My first proper connection with the game came through the officials. They were the first ones to talk to me and know who I was. It seems that many listened to the ABC coverage.
Then some players began to give me some time. David Shillington and Daly Cherry-Evans were two that I found both friendly and intelligent. Jamie Lyon and Ryan James are another two who had some time for me. Of course, being based in Canberra, there are a number of Raiders players and officials I’m friendly with.
However, that stuff is behind the scenes. When you run out onto the field at the end of play to get interviews with players you are in a race with a number of other broadcasters.
While you’ve got a few targets in mind, your first concern is to simply grab a player as soon as possible. The very first on field interview I ever attempted was with Cooper Cronk after his side had just suffered a rare home ground flogging.
He told me – with clear non-verbal communication – to piss off.
It wasn’t great for my confidence.
Once you actually do manage to grab a player the next challenge arises: what the hell are you going to ask them? Obvious things are to comment on the result: their own performance, as well as that of their team, opponents and the officials; any injuries that occurred; the next match; their finals chances, as well as specific incidents during the game.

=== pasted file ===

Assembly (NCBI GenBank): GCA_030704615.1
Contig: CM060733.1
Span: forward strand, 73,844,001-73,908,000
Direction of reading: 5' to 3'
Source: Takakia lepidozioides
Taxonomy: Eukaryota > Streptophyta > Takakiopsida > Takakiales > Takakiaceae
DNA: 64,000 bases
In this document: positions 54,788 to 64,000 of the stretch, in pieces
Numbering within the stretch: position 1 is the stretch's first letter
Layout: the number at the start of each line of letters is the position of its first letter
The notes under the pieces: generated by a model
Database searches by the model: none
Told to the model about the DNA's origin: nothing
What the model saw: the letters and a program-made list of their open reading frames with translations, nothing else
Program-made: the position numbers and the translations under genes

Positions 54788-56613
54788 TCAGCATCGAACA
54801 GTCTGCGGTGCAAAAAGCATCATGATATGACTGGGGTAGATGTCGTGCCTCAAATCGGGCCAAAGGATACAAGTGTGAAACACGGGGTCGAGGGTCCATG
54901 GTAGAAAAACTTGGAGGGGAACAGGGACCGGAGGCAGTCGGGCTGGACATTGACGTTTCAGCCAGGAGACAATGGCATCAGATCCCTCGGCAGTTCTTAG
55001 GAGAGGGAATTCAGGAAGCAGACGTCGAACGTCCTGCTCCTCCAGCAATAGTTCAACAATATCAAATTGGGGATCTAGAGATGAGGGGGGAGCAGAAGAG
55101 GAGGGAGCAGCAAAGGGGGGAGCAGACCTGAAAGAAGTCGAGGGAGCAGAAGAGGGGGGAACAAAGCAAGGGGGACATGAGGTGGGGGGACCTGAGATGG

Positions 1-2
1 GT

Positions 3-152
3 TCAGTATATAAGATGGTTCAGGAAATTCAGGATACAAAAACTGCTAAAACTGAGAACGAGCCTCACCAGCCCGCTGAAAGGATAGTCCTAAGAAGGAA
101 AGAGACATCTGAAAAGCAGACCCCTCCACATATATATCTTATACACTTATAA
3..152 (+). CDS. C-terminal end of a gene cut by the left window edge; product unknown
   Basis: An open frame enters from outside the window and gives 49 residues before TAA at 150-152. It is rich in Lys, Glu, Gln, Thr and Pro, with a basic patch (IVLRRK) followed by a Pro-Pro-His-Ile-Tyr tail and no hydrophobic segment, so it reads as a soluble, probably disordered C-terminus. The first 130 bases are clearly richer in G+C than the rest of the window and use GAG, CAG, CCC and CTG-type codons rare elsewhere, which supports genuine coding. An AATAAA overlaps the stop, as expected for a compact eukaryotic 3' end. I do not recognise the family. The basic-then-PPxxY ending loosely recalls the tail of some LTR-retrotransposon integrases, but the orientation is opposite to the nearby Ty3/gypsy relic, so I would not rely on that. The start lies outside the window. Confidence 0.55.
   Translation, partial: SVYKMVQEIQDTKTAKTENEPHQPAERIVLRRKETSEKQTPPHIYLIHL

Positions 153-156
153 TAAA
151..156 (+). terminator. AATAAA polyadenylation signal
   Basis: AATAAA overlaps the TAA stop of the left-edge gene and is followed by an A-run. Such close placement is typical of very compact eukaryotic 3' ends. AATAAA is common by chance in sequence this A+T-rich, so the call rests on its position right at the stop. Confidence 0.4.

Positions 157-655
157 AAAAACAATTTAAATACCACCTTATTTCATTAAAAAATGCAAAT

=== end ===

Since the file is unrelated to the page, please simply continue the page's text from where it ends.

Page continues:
This leads to the next issue: the quality of the response you actually get from the player. These can vary a fair bit and are influenced by a number of factors such as the player’s mood, opinion of the media, level of personal insight, grasp of language, as well as what sort of human they are.
You often get the angry player after his side has lost. They don’t give you that much in reality but their frank and harsh assessment of their own side’s performance doesn’t make for dreadful radio.
They’ll say things like they’re “filthy” on their performance; that it wasn’t good enough; that they can’t repeat that sort of performance if they have any pride in the jumper.